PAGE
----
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Publication numberUS3881823 A
Publication typeGrant
Publication dateMay 6, 1975
Filing dateNov 12, 1970
Priority dateJun 2, 1967
Publication numberUS 3881823 A, US 3881823A, US-A-3881823, US3881823 A, US3881823A
InventorsLang Hendrik De, Eric Tapley Ferguson
Original AssigneePhilips Corp
Export CitationBiBTeX, EndNote, RefMan
External Links: USPTO, USPTO Assignment, Espacenet
Apparatus for measuring the variation of an optical path length with the aid of an interferometer
US 3881823 A
Abstract
A device for measuring variation of an optical path length with the aid of an interferometer including a laser generating two differently polarized coherent beams which are spatially separated by an isotropic beam splitter and at least one separated beam and preferably both include in their respective paths phase anisotropic elements. A beam splitter recombines the beams and a radiation detector measures the resultant difference. In a further embodiment two detectors are employed and a phase comparison effected. In a still further embodiment, a second isotropic beam splitting unit is employed with a pair of radiation detectors respectively picking up mutually orthogonally polarized beams and generating first and second output signals for comparison.
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0 United States Patent 11 1 1111 3,881,823 De Lang et al. May 6, 1975 [5 APPARATUS FOR MEASURING THE 3,458,259 7/1969 Bagley et a1. 356/106 VARIATION OF AN OPTICAL PATH 3,463,924 8/1969 Culshaw et a1. 250/199 LENGTH WITH THE AID OF AN 3233231 31333 32Z$ 222711;

[75] Inventors: Hendrik De Lang, Delft; Eric Tapley primary Examiner Rona1d L wibert Ferguslm, Emmasmgel, Emdhoven, Assistant ExaminerConrad Clark both of Netherlands Attorney, Agent, or Firm-Frank R. Trifari; Simon L. [73] Assignee: U.S. Philips Corporation, New Cohen York, N.Y.

22] Filed: Nov. 12, 1970 ABSTRACT 21 App]. 89,090 A device for measuring variation of an optical path length with the aid of an interferometer including a Related Appllcamm Data laser generating two differently polarized coherent [63] Continuation of Ser. No. 733,341, May 31, 1968, beams which are spatially separated by an isotropic abandoned. beam splitter and at least one separated beam and preferably both include in their respective paths phase Forelgn Apphcatlon Priority Data anisotropic elements. A beam splitter recombines the June 2, 1967 Netherlands 6707681 beams nd a r i i n detect r mea ures th re ultant difference. In a further embodiment two detectors are [52] US. Cl. 356/106 R employed and a phase comparison effected. In a still [51] Int. Cl. G01b 9/02 further embodiment, a second isotropic beam splitting [58] Field of Search 356/106-113, unit is employed with a pair of radiation detectors re- 356/ 106 R spectively picking up mutually orthogonally polarized beams and generating first and second output signals [56] References Cited for comparison.

UNITED STATES PATENTS 3 Claims, 2 Drawing Figures 3,409,375 11/1968 Hubbard 356/106 APPARATUS FOR MEASURING THE VARIATION OF AN OPTICAL PATH LENGTH WITH THE AID OF AN INTERFEROMETER This application is a continuation of Ser. No. 733,341 filed May 31, 1968, and now abandoned.

The invention relates to an apparatus for measuring the variation of an optical path length with the aid of an interferometer, in which a beam of electromagnetic radiation produced by a source of radiation is separated with the aid of optical means into two spatially separate partial beams which are recombined and impinge on a radiation-sensitive detector, which delivers an output signal.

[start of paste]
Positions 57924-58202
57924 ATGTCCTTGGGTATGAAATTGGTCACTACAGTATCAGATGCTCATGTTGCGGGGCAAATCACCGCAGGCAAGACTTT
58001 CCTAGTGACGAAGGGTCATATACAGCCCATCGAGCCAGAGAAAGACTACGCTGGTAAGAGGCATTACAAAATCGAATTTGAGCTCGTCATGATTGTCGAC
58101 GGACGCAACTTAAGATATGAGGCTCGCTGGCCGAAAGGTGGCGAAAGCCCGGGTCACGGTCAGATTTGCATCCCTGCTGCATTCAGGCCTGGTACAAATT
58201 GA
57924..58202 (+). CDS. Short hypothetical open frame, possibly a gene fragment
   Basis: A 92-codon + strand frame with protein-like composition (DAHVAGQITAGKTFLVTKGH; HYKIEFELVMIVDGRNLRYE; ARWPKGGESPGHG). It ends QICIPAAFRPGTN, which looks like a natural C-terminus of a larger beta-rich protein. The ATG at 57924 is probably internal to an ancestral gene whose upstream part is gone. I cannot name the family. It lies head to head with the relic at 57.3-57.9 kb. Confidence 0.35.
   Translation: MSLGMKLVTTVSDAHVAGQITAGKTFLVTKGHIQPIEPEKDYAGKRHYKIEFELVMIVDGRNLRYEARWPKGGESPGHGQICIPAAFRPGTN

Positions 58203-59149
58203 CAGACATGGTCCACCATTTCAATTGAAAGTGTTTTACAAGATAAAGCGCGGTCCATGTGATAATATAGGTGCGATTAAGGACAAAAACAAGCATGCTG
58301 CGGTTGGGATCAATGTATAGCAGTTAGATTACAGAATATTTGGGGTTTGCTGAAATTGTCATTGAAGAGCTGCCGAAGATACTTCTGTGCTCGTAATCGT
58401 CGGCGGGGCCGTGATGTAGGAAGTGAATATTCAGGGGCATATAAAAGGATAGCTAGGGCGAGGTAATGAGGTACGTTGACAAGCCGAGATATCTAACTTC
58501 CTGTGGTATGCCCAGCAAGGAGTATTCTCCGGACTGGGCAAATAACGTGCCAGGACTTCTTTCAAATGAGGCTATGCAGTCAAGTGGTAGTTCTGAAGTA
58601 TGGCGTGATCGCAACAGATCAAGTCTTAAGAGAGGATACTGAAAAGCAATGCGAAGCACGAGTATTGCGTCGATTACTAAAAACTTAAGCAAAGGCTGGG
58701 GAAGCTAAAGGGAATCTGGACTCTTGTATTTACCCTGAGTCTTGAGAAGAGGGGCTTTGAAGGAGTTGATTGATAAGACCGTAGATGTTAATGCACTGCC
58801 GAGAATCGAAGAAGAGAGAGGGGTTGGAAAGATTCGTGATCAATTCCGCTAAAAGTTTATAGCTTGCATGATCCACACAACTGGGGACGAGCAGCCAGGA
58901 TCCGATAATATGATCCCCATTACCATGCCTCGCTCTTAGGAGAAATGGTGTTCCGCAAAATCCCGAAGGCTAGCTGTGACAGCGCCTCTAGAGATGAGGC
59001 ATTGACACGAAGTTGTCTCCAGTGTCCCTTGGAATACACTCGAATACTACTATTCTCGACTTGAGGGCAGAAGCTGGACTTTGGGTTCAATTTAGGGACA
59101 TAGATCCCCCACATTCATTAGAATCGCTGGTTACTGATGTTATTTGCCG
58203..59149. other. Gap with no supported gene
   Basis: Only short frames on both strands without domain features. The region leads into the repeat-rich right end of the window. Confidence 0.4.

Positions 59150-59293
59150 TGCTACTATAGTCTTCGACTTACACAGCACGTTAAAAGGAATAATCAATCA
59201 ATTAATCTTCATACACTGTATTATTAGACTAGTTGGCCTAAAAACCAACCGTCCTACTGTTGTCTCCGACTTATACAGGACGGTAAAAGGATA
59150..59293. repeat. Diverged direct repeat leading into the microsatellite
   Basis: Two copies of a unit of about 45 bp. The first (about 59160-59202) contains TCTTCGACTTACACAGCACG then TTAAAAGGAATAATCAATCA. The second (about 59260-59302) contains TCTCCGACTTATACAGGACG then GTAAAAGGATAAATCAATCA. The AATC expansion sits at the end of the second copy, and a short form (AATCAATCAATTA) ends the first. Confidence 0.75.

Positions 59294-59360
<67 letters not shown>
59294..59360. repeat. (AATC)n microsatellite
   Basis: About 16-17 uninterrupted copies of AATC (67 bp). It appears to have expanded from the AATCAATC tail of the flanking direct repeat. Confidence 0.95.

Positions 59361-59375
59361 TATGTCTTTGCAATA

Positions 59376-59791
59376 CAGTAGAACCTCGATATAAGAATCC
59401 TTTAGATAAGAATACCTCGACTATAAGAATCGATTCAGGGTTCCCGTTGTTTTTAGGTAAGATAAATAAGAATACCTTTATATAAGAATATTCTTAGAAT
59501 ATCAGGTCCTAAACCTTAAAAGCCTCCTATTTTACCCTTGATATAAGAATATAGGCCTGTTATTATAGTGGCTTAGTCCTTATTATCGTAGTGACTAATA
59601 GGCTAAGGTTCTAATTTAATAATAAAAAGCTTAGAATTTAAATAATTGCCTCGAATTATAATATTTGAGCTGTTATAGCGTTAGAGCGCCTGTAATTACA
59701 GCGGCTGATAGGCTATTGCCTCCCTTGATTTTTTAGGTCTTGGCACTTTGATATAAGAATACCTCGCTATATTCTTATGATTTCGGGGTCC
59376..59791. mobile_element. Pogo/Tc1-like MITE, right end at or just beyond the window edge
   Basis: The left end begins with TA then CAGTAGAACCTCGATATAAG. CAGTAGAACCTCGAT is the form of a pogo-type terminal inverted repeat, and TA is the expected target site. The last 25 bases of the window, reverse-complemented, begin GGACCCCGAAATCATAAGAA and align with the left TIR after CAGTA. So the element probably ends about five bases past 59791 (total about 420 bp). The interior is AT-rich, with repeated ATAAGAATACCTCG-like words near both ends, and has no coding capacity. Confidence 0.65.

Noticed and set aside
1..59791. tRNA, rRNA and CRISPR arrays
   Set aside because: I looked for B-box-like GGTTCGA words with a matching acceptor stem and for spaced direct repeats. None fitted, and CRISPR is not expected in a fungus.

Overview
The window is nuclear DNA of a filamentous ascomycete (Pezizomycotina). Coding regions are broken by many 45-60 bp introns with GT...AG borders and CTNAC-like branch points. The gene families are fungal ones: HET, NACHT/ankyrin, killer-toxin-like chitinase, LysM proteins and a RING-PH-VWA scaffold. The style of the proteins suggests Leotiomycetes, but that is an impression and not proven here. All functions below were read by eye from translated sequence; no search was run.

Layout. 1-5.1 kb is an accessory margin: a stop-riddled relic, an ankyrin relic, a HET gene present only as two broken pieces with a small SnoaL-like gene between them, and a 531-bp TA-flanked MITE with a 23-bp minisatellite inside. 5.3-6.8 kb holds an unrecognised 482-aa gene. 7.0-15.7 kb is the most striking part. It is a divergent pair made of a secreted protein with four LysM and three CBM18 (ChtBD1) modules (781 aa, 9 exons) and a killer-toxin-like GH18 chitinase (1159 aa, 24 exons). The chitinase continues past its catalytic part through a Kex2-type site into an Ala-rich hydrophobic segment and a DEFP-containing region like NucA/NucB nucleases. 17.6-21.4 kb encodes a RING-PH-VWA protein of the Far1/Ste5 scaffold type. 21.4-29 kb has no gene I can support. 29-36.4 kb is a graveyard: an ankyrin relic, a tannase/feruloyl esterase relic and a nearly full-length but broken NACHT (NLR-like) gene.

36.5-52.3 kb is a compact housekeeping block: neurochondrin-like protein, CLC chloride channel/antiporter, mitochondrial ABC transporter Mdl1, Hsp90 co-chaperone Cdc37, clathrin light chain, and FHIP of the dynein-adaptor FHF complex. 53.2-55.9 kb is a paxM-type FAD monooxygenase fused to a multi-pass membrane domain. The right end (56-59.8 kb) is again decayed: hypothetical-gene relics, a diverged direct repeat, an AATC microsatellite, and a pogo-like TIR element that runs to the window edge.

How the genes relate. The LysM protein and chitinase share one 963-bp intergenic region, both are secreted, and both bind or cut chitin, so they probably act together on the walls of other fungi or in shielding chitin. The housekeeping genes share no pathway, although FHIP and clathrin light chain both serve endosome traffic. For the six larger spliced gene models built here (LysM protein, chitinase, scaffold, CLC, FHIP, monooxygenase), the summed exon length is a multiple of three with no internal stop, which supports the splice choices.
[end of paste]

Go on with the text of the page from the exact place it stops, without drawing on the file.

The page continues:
Such apparatus is known. It may be used, for example, in machine tools to determine the displacement of the tool relative to the workpiece and to provide data for controlling the machine tool.

In many cases the output signal must be a measure not only of the absolute value of the displacement but also of the direction in which the displacement takes place. In addition, it often is desirable for the output signal to appear as an alternating-voltage signal even if the object is stationary, because an alternating-voltage signal can be processed with greater electric reliability than a direct-voltage signal. The first requirement can be satisfied by placing a birefringent element in the path of one of the partial beams so that the phase of the recombined partial beams becomes dependent upon the direction of polarization of that partial beam which has twice passed through the birefringent element. To obtain an alternating-voltage output signal, for example, an object arranged in the path of one of the partial beams may be set into vibration, but this frequently gives rise to mechanical and/or electrical complications.

It is an object of the invention to satisfy the above mentioned requirements in an elegant manner. For this purpose it is characterized in that the radiation source produces two differently polarized coherent beams having different frequencies by including phaseanisotropic elements in the path of at least one of the partial beams, the state of polarization of its radiation incident on the optical means which recombine the partial beams is orthogonal to the state of polarization of the radiation which emerges from the beam-splitting optical means.

The term coherent beams having different frequencies" is to be understood to mean beams having mutual phases which are coupled so tightly that the beams can give rise to interference phenomena.

It should be noted that a radiation source which produces two differently polarized coherent beams is known.

In order to limit the radiation losses between the radiation source and the detector and to restrict the feedback to the radiation source, preferably a polarizationsensitive beam-splitting system is included in the radiation path between the radiation source and the detector.